# Is an acid strong when its conjugate base is strong or weak? [duplicate]

It is often said that stronger acids have weak conjugate bases and vice versa. Yet also in organic chemistry if an acid is proven to have a stable conjugate base it is said to dissociate more, which means it is stronger. Aren't these contradictory statements? What exactly should a strong acid have- a strong or a weak conjugate base?

## marked as duplicate by Mithoron, Todd Minehardt, Jon Custer, jerepierre, Community♦Jun 28 '18 at 12:57

• if an acid is proven to have a stable conjugate base it is said to dissociate more, which means it is stronger This is wrong. – Avnish Kabaj Jun 26 '18 at 15:18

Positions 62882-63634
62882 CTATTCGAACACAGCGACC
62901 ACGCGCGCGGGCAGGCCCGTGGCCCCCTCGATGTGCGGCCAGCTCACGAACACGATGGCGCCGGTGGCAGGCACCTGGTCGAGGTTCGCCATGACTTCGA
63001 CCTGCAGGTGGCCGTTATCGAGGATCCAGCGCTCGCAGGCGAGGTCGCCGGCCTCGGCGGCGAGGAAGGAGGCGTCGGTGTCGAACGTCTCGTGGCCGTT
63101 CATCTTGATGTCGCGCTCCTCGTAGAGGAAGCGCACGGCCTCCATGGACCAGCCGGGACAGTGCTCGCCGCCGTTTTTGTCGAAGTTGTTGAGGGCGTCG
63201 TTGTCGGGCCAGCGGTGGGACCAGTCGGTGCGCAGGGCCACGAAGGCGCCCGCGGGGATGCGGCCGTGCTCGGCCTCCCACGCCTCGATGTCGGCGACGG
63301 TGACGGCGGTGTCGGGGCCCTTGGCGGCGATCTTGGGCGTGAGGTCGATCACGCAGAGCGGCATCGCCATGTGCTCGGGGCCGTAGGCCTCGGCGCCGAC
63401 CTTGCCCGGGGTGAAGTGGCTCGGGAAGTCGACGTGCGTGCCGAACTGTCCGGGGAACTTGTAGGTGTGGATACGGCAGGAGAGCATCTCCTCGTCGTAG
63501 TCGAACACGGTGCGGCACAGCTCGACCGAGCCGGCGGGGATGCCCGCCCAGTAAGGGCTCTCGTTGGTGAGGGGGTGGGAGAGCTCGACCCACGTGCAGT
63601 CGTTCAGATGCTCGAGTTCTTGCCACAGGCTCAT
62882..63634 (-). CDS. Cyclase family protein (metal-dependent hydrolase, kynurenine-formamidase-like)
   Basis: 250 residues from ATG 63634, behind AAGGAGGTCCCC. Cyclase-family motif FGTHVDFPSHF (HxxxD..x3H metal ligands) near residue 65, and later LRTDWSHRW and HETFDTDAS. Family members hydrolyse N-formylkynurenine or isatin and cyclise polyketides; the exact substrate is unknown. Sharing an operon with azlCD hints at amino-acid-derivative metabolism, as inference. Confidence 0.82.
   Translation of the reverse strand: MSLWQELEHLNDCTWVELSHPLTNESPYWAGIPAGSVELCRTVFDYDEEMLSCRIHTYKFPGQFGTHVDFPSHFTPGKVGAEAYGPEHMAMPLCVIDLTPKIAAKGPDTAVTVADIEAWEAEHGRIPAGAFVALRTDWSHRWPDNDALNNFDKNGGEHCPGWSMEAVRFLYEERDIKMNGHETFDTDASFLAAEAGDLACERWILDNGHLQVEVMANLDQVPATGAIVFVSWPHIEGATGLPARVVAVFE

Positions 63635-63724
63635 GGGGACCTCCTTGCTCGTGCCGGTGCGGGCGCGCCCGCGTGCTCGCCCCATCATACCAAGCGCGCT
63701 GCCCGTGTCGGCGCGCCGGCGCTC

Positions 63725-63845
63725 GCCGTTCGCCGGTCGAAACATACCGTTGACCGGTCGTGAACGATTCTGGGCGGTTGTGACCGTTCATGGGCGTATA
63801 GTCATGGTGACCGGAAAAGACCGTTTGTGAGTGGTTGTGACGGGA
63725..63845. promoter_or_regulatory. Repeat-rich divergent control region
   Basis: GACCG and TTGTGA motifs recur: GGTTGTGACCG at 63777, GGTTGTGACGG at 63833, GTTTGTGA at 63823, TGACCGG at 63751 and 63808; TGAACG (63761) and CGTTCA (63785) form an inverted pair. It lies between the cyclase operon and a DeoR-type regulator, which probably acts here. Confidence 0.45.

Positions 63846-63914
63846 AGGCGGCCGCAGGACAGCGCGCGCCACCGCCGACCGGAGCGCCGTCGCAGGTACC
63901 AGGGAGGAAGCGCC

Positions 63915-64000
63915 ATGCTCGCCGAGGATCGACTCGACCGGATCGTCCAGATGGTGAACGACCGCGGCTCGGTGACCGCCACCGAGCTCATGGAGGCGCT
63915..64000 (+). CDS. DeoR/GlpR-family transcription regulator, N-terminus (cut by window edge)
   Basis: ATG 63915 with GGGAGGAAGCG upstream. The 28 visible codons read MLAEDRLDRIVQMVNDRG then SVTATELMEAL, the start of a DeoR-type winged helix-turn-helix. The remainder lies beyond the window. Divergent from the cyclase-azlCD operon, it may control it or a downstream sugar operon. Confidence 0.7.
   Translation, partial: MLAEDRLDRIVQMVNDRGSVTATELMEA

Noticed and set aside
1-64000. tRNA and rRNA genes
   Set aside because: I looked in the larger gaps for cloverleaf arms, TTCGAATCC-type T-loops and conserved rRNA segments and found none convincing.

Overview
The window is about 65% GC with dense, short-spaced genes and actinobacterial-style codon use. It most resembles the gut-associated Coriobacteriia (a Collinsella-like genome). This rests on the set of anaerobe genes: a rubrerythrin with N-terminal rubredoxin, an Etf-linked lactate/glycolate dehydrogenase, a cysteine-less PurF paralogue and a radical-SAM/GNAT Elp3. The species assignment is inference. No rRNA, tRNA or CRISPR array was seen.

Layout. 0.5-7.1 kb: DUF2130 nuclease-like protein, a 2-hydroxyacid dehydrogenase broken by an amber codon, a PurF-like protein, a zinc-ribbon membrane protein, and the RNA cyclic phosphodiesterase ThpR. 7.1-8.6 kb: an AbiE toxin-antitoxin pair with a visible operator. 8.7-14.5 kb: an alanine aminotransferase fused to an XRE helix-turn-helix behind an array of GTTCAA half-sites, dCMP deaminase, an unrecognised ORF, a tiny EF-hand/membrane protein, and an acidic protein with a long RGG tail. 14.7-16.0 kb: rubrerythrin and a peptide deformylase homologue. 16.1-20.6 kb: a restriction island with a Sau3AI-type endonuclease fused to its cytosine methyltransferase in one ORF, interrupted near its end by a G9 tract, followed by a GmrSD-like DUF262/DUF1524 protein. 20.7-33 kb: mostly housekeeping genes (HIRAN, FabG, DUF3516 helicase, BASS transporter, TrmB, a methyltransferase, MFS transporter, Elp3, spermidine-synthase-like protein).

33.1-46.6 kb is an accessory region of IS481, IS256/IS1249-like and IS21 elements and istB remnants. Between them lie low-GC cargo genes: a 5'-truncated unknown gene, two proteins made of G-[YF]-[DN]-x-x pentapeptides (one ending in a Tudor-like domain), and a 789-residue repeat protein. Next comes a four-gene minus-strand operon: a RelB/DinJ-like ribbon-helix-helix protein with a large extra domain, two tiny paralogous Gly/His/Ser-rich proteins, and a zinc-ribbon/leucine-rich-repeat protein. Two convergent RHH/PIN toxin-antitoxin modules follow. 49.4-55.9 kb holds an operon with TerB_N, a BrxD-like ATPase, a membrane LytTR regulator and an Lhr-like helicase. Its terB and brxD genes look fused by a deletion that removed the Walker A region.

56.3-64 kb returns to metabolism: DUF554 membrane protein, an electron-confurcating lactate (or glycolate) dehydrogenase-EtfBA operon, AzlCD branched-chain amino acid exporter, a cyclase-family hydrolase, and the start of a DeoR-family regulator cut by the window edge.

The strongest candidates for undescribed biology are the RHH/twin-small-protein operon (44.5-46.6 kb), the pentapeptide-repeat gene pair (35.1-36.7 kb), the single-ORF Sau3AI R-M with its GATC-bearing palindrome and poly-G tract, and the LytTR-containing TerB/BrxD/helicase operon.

Since $\mathrm{pK_a+pK_b=14}$ and strong acids are defined as dissociating completely in water, then a strong acid must be stronger than hydronium, meaning its $\mathrm{pK_a<-1.74}$. For its conjugate base then, this means $\mathrm{pK_b>15.74}$. So yes, a strong acid and a weak conjugate base are two sides of the same coin.